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How to Help Children With Autism Cope With Panic Attacks

Adult hugging a young child on their couch

Every parent wants their child to be healthy and happy, and watching your child struggle with panic attacks is upsetting. Anxiety and panic disorders are common among children with autism spectrum disorder (ASD). Children with ASD can experience these feelings suddenly and frequently, making daily functioning a challenge. In this guide, we’ll discuss strategies and treatments to help children with ASD prevent and cope with panic attacks.

What Is a Panic Attack?

A panic attack is an episode of intense fear and anxiety that causes a physical reaction in the body. Panic attacks often occur during times when there is no obvious danger or external threat. They can last from a few moments up to half an hour and may occur frequently and without warning. Children are often terrified after their first experience. Many people feel like they are dying or having a heart attack.

Physical symptoms of a panic attack include:

  • Racing heart
  • Difficulty breathing
  • Dizziness
  • Nausea
  • Trembling
  • Sweating
  • Muscle pain
  • Chest pain
  • Abdominal pain

Can Autism Cause Panic Attacks?

Panic attacks are often triggered by concentrated feelings of distress and are often associated with anxiety disorders. Since children with ASD often experience high levels of anxiety and emotion, they may be prone to panic attacks.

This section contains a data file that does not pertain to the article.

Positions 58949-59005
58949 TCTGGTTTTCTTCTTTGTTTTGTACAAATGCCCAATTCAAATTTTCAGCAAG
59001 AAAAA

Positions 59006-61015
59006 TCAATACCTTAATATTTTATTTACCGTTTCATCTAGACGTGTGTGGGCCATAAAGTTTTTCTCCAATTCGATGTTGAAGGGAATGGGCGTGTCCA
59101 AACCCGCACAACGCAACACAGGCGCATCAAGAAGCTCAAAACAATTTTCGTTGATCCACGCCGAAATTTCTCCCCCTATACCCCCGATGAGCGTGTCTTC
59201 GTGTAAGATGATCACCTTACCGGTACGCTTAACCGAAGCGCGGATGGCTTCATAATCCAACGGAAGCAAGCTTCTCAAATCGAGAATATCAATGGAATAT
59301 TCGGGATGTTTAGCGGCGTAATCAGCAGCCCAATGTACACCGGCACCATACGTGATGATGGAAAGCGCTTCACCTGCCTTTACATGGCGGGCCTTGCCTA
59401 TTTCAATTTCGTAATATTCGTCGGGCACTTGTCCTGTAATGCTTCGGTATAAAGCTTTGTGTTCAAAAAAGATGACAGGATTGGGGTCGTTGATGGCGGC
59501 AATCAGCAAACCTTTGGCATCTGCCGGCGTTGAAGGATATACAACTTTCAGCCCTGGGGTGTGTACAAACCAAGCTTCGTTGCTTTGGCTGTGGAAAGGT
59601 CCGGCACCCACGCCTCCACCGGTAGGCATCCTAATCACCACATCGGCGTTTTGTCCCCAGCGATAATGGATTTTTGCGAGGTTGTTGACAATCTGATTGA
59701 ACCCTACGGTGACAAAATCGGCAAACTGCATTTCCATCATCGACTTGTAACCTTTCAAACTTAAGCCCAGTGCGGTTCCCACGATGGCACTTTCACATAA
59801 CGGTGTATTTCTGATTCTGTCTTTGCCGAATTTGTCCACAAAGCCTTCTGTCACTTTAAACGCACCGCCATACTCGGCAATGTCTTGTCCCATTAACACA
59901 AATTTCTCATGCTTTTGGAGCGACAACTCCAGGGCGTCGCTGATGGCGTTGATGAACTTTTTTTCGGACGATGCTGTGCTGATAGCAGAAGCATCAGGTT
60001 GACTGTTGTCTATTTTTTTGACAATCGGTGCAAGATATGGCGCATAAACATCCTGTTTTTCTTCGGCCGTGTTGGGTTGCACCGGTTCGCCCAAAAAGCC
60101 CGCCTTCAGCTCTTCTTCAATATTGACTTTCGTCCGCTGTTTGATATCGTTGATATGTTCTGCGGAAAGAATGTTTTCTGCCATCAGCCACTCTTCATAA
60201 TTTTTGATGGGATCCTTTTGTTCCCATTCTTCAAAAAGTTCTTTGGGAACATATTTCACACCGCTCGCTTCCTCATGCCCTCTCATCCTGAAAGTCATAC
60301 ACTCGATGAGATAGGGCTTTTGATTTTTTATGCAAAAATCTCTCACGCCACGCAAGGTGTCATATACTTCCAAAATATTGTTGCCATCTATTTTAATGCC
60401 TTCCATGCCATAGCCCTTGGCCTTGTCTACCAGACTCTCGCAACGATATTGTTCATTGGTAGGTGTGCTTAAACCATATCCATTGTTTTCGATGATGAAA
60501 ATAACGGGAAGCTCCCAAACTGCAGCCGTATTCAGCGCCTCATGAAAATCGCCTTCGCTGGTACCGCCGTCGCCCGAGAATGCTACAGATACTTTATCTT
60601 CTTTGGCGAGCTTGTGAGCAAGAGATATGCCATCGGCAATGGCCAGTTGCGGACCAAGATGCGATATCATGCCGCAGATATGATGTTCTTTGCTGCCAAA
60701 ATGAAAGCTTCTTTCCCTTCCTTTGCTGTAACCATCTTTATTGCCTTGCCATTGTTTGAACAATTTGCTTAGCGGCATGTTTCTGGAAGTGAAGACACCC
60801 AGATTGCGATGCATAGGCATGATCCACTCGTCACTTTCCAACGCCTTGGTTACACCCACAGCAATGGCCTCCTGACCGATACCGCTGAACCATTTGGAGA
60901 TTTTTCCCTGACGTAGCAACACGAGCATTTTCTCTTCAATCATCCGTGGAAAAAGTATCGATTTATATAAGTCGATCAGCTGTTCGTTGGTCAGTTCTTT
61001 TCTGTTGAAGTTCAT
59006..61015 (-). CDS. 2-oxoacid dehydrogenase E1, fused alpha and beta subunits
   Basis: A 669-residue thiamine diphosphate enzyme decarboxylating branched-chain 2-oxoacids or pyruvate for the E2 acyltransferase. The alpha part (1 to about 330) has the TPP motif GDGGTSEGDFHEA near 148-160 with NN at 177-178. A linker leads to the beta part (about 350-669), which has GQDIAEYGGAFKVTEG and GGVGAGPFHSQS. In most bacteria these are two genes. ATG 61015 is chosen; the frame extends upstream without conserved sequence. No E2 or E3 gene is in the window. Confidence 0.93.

Identifying the cause of a panic attack can be challenging. Some potential triggers for children with ASD include:

  • A disruption to their routine.
  • Changes in their environment.
  • Unfamiliar social situations.
  • Exposure to a phobia.
  • Consuming caffeine.
  • Sensory overload.

How to Help a Child With Autism Cope With Panic Attacks

You’ll do whatever it takes to help your child feel better. The best way to manage panic disorder is by seeking treatment and using calming strategies at home. Use these techniques to help your child cope with panic attacks:

1. Recognize the Signs

Recognizing when your child is about to have a panic attack gives you the opportunity to intervene and potentially prevent a full-blown episode. The signs of a panic attack are different for everyone and are even harder to recognize in children with ASD. Think about your child’s behavior right before previous panic attacks. Do you notice any patterns?

Some common signs of a panic attack in children with ASD are:

  • Crying
  • Pacing
  • Repetitive motions
  • Echolalia, or repetition of speech
  • Weakness
  • Dizziness
  • Shaking

2. Refocus Their Attention

If you notice that your child is showing symptoms of a panic attack, try to reduce their anxiety by refocusing their attention on something else. Read them a book or recount a happy memory. Talk about a recent trip to the park or a visit with grandma. This can help your child think of a happy memory instead of what’s causing them anxiety.

You can also try asking your child to point out certain objects in the room. For example, “Can you show me all of the yellow objects in the room?” This may help refocus their attention on something less triggering. Keep going with different colors and types of objects until your child seems calmer. Refocusing their attention is a great way to help with panic attacks in children.

3. Practice Deep Breaths

Encourage your child to take deep and controlled breaths. Ask them to breathe in through their nose while you count to five and breathe out through their mouth for another five seconds. Do it with them so they can model your behavior. Have them close their eyes if they have trouble focusing. Keep going until they begin calming down.